What’s in an LUFC Shirt?

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Guest Columnist Keith Ingham takes on a tour of Leeds United Shirts from Golden Era Revie Simplicity to League One Italian Manufactured Oddness..

Well, season 2013/14 beckons and we will be wearing two kits that have already split the fans on their design and colours. The ‘Regal’ shirt worn at the end of last season against Brighton raised more than a few eyebrows – blue in colour with a broad blue stripe and yellow in the middle. It’s not really ‘Leeds’ but Macron have rarely produced shirts that fans really like but still purchase by the thousands. The away kit this season is a gold and blue design with blue shirts – a bit like a Leeds Rhino’s design a few years ago.

Of course blue and gold featured in the years before Don Revie started the long process of turning around the fortunes of the club. So I feel it’s time to lift the lid and generate a few pub debates on the kits I’ll nominate as the best and worst I’ve seen a Leeds United team turn up in.

The first I must mention just because of the colour is the 1967 red shirt worn against Spurs; I think it was a one off – thank goodness! Around that time a blue away was also used, but at least it had a white collar and cuffs. Switch to the 70’s when Admiral produced the Champions shirts and my favourite of all time – plain white with a collar and the ‘smiley’ badge of that era. The away shirt was also a favourite of mine – yellow with a blue and white stripe down the arms and shirt body.

The wilderness years after relegation brought us ‘Burton’ designs which are still available in the club shop today, so it’s fair to say the fans like these designs.

The Champions of ‘92 deserve a mention, both have great designs and with the tragic passing of Gary Speed, the appearance of it around the ground brought back fantastic memories of a really special player in the history of the club.

The Champions then turned out in the newly Sky-inspired Premier League, in a cardboard-feel white shirt, sponsored by the same company Admiral and a horrendous blue with yellow ‘vomit’ splashes must be in the ‘league of shame’ shirts. They also used a yellow with blue ‘vomit’ at the replayed match versus Stuttgart; Carl Shutt celebrating in a near empty Nou Camp will never ever be forgotten.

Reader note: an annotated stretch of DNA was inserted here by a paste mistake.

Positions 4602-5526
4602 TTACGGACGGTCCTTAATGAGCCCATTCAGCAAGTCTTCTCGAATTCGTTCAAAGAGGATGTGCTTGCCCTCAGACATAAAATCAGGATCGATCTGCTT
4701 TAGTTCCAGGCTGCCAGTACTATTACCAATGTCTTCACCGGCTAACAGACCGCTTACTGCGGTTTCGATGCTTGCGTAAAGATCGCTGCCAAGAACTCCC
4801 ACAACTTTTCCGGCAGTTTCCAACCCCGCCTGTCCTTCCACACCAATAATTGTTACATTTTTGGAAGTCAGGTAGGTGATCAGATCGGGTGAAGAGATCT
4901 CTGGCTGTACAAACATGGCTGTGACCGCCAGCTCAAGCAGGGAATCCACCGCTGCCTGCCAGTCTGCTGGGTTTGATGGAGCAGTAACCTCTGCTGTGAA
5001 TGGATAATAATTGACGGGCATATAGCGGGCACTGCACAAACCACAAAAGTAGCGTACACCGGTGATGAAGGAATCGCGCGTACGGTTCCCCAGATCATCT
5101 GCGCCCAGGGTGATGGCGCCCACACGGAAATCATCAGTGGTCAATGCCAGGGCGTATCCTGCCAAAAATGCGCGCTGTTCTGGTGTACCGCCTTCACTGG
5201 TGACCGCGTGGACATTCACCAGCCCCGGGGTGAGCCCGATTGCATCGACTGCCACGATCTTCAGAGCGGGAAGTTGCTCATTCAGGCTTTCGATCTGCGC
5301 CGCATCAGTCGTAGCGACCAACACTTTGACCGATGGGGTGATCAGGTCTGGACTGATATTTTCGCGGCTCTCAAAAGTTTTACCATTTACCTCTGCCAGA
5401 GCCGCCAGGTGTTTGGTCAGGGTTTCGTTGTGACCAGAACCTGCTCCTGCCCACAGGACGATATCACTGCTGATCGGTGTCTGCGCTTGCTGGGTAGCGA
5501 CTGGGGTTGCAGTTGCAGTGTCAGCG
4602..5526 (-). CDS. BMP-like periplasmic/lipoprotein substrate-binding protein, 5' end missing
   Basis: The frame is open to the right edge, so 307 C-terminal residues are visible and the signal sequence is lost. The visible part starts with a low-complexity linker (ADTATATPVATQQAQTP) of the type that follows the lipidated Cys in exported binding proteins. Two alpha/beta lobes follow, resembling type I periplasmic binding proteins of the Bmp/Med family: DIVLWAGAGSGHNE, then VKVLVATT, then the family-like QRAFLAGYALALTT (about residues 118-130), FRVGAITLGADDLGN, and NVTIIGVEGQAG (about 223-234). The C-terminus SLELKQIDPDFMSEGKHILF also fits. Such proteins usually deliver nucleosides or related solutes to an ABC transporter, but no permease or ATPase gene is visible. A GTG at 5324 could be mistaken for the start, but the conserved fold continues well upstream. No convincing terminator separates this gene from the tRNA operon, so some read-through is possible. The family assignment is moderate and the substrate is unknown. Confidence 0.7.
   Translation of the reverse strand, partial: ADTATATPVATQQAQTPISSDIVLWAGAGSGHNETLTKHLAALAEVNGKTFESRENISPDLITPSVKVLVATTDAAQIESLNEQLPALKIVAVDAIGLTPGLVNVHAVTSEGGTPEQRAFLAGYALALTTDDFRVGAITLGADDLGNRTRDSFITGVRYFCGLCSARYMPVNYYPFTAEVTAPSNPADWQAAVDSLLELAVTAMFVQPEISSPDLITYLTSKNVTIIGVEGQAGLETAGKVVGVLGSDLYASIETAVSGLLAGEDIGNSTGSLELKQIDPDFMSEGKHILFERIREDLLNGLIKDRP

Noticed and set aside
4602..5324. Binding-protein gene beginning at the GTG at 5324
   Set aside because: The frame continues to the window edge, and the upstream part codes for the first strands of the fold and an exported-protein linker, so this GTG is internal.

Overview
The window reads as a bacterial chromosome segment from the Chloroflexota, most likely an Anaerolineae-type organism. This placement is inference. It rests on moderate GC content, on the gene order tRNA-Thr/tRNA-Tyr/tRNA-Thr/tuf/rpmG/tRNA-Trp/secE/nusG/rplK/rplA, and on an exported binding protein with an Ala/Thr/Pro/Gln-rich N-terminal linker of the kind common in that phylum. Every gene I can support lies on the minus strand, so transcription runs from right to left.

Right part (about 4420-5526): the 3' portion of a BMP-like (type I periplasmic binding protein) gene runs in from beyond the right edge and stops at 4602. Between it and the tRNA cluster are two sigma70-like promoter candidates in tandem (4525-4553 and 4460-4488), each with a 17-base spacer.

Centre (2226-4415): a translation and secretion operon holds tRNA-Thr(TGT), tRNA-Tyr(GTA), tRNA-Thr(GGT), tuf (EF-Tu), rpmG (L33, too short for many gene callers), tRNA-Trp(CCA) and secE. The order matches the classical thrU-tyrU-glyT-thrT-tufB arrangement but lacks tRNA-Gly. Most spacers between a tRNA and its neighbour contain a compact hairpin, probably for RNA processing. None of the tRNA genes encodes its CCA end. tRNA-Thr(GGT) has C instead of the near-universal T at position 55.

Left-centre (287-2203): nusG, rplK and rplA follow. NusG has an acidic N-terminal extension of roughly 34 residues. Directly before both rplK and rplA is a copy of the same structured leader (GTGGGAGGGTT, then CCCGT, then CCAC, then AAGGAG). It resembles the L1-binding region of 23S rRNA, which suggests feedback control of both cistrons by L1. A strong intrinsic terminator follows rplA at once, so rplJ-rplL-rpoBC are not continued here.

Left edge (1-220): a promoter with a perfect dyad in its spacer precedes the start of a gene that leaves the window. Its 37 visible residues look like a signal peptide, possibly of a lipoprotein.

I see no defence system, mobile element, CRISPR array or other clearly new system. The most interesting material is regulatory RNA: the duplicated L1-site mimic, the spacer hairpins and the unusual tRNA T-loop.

After Admiral, Asics were given a few years and their early attempts weren’t bad, white with both the LUFC and rose badge on it and a natty all-yellow away. From there to stripes around my increasing midriff and a green and dark blue striped shirt, Howard Wilkinson said he found it hard to view the likes of Brian Deane, Tony Yeboah and Rod Wallace!

When O’Leary’s ‘babies’ took the field, the supplier Nike made two simple kits, one white and one yellow – I even found the home one on sale in the Camp Nou, albeit for over 70 Euro’s, a lot of money in 2000.

Admiral returned post relegation with a look back to the 80’s thin blue and yellow stripes on a white backdrop and yellow with a collar for our travels with a ‘Bet 24’ sponsor.

Our latest manufacturer has gone from the OK (2009) to the ridiculous (glow in the dark), and generally the company is not regarded among the fans as the best designers of a football strip.
One strange fact is that when Leeds have been successful (e.g. ‘72 Cup winners, ‘92 Champions and even the Champions League semi-finalists) they wore a simple design for the home kit and furthermore the away kits of ‘92 and 2001 were yellow – coincidence…?

I’m sure I’ve left so many out but hopefully I’ve made a few designers think before they design another Leeds United strip. One last thought my favourite home was the ‘74 design, and for the away I’ll go for 2001 – but it’s a close run with the 1977 design! Maybe one day we’ll get Adidas, plain white shirt, three stripes and a yellow in the same style for the away …Well I can hope can’t I?! But the one thing that matters most is what’s in the shirt…the players.

Reporter – Keith

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  • joey

    this was my favorite home shirt

    🙂

  • joey

    The away was class too 🙂

  • Joey

    yea that guy knows a good kit 😉